To give you some background: I used to love Nokia devices about 2.5 years back when I was frustrated with almost all things Nokia (little or no device SW updates, lack of decent app store, basic software on phone is not provided) and decided to move away to the iPhone 2G, Blackberry Bold 9800 and finally to the HTC HD2 (which offered me ability to load custom Android ROMs from xda-developers). After my baby was born – I needed to have a great camera in my pocket all the time and have more media creation needs than ever before and Nokia N8 seems to be ‘the’ camera phone out in the market today. So, I made the switch back to Nokia again.
- Form factor: After using larger phones like the HD2 the N8 seems very small. It just reminded me of how big cell phones have gotten with the huge 4.3″ displays. I think the size of the device is right on with it’s 3.5″ screen.
- Speaker & Camera: It sits on the camera buldge and can easily get obstructed by your fingers or if sitting on a soft surface like a sofa couch. The volume is pretty good and I have no issue. On the camera the only gripe I have about this is there is no physical camera cover. Apart from that it’s awesome.
- Menu Button: Very odd location. And it seems to be meant for right handed operation.
- Key Lock button: Wow – I almost forgot that these used to exist in a phone. Most modern devices use the end key to double as a keylock. It took me several hours to figure out how to lock the display – then it dawned on me 🙂
- SIM/SD Slot: Obvious to locate – but not so easy to open & close.
- Battery Access: Most users don’t need this. But, I have taken for granted that modern smartphone inevitably hang and having access to the battery is a comfort factor me me when I quickly need to reboot the device. Yeah I do know watch dog timers reset the device if it hangs – but, more than often I have seen devices become unresponsive – yet the watchdogs never kick in. You can access the battery on the N8 if you have a Torx screwdriver (i.e, no need to send it to service like an iPhone)
- Display: Decent size and comparable to other popular display in pixels/sq in. However the 640*360 resolution somewhat feels constrained especially when browsing the web. It is awesome in sunlight (unlike most of my older devices including the iPhone). It uses hardened Gorilla Glass (like the Droid X) and I feel very comfortable throwing it in my pocket with keys & coins!
- Overall design: The aluminum construction and use of premium materials is awesome. Single handed operation is one of the big things Nokia has been notorious about having in a handset for and I am happy to say that nearly all functions of the device are operable with single hand – unlike most most modern touch screen phones.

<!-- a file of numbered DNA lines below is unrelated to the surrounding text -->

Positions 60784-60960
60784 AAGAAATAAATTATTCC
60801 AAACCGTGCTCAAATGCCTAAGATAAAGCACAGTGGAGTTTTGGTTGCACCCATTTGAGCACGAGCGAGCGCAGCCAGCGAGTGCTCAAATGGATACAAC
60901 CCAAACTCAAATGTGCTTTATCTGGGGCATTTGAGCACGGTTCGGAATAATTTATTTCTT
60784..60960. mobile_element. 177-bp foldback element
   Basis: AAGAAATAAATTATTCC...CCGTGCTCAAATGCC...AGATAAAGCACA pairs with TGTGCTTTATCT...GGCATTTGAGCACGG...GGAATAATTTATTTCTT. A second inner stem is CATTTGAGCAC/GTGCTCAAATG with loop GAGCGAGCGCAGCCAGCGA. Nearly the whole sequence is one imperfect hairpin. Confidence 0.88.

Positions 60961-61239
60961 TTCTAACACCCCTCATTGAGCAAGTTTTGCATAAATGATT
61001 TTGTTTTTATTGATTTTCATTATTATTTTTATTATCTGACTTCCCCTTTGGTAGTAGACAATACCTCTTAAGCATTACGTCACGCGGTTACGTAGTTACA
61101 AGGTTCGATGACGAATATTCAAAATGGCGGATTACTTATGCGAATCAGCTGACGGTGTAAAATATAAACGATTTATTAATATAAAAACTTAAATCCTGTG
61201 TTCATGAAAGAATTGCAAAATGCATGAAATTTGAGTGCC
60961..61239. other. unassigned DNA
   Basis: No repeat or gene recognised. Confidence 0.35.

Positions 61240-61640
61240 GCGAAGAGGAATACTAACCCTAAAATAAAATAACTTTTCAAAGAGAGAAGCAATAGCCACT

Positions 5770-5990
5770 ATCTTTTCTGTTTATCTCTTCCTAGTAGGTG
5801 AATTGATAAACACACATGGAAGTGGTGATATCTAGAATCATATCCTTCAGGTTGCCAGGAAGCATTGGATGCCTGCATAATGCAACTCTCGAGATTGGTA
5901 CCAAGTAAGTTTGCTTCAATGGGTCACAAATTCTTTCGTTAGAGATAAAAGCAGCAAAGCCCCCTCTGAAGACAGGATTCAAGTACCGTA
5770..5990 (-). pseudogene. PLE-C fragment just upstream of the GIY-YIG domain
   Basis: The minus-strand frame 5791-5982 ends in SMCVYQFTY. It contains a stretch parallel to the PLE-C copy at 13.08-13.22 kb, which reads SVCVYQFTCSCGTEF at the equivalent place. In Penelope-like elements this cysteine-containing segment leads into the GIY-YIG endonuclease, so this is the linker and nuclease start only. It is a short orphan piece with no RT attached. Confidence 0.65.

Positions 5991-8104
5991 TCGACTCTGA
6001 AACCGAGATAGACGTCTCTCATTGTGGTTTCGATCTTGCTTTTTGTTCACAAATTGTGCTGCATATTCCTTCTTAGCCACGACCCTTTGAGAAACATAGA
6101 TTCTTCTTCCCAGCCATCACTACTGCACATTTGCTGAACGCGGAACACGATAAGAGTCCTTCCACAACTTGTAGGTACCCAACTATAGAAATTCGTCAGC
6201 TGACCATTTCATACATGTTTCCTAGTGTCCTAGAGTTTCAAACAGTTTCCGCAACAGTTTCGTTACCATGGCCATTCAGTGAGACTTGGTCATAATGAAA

- Connectivity: There are 2 highlight that I really like : It has Bluetooth 3.0 & Penta-Band 3G/WCDMA .. this is really awesome as it gives you access to 3G world wide irrespective which band the carrier uses.
- Symbian OS: Nothing really new here. It’s a solid OS and I personally feel at home using it. However, Nokia has done little to improve the user experience with the UI. I noticed a few places where you need to use the scrollbars!
- Web browser: The webkit based browser on older S60 devices used to be cutting edge technology until iPhone cameout. Nokia has failed to improve (some issue include : slow performance, not very intuitive, flash-lite only) on their browser and there is no excuse for it. Maemo5/N900 devices have a better browser and the least I would have expected is for Nokia to port the browser onto Symbian and include it in a Flagship product. Thumbs down on this one. Android devices today offer the best web browsing experience (with build in Flash 10.1 support).
- Apps (ovi) store: It works. But, it dosen’t have quite a few apps I usually need/use.
- Camera & Music player: They are awesome! Hands down the best. There are a lot of reviews on the internet on this one – I wont cover it here.
- AV Codec support: It takes anything you can throw at it. It probably the best in class out there.
- Corporate Email: The mail for exchange is very buggy. I cant compose, fwd or reply to my corporate EAS inbox.
- Widgets: Several of the built in live widgets are useless they dont really display usable information at a glance (this is what a live widget it supposed to do!). Nokia also missed out quite a few basic widgets like weather (You can get Accuweather widget from the ovi store).
- Multimedia service integration: Nokia’s share online software is missing! This is a big let down given that most people who view this as a ‘connected’ multimedia creation device would like to upload to various services directly from the device. There is a 3rd party app called Pixelpipe in the app store that does this job. But it’s no excuse for Nokia not to have this functionality built in on a multimedia creation device.
- UI: It’s pretty neat & plain – usually vanilla symbian interface. The underlying graphics hardware is ‘not’ being leveraged to its fullest for any usable & cool UI effect which is a let down.
- Battery life is surprisingly good with always on 3G.
- Over the air modular firmware updates work beautifully. I remember the days when you need to flash firmware from the PC. Good to see this has changed.
Overall verdict: If you are a media creator and need the best camera in your phone, need to stay connected, occasional web browsing, great call quality – hands down this is the best device available today! There are some minor issues but nothing that cant be overcome with 3rd party apps, software update. If you really care about webbrowsing experience & large display and need a app for everything – you should look elsewhere aka android & iphone.
Nokia N8’s Photo by : John Karakatsanis